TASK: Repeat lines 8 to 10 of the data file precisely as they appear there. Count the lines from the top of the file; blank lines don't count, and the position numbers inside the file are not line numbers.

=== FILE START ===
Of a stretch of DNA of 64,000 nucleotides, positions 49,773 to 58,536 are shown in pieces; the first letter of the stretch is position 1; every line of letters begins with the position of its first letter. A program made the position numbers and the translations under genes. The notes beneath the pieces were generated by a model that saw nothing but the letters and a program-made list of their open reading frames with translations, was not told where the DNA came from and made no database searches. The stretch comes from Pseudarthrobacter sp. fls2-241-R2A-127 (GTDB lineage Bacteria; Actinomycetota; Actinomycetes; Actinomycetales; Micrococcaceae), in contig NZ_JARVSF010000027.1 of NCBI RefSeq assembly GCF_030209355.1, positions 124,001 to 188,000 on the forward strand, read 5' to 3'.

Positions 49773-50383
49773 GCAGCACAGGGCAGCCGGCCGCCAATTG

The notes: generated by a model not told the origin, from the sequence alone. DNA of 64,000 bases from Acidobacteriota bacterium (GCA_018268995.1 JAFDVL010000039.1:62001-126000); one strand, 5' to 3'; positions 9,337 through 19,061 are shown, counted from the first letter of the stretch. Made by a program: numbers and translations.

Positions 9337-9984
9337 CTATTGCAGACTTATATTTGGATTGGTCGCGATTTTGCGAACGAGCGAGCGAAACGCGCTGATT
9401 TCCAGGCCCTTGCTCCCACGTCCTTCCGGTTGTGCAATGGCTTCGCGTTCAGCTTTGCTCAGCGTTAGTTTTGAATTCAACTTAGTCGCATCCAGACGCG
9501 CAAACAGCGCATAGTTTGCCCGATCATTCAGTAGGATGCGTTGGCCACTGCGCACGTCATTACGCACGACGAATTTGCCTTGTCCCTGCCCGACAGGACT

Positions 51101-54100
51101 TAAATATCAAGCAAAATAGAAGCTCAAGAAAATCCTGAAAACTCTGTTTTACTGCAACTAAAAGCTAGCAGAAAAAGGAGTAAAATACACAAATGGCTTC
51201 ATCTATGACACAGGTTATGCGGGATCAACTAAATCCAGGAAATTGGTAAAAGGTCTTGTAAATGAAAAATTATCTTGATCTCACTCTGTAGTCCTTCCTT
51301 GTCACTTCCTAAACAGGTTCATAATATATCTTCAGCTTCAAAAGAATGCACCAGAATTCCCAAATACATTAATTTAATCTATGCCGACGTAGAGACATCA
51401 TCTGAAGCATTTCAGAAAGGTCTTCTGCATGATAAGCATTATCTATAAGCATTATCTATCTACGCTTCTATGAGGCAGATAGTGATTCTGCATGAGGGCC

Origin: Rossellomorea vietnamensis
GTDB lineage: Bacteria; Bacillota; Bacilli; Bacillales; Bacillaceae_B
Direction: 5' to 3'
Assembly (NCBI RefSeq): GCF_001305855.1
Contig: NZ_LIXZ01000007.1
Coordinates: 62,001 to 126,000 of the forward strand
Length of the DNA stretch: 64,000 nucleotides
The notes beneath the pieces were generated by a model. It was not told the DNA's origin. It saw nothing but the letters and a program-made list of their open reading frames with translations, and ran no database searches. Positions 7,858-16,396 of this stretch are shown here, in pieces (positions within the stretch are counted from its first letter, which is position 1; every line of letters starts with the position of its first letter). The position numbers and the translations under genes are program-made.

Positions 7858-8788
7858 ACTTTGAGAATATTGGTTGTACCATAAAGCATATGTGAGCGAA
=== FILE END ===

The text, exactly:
9501 CAAACAGCGCATAGTTTGCCCGATCATTCAGTAGGATGCGTTGGCCACTGCGCACGTCATTACGCACGACGAATTTGCCTTGTCCCTGCCCGACAGGACT

Positions 51101-54100
51101 TAAATATCAAGCAAAATAGAAGCTCAAGAAAATCCTGAAAACTCTGTTTTACTGCAACTAAAAGCTAGCAGAAAAAGGAGTAAAATACACAAATGGCTTC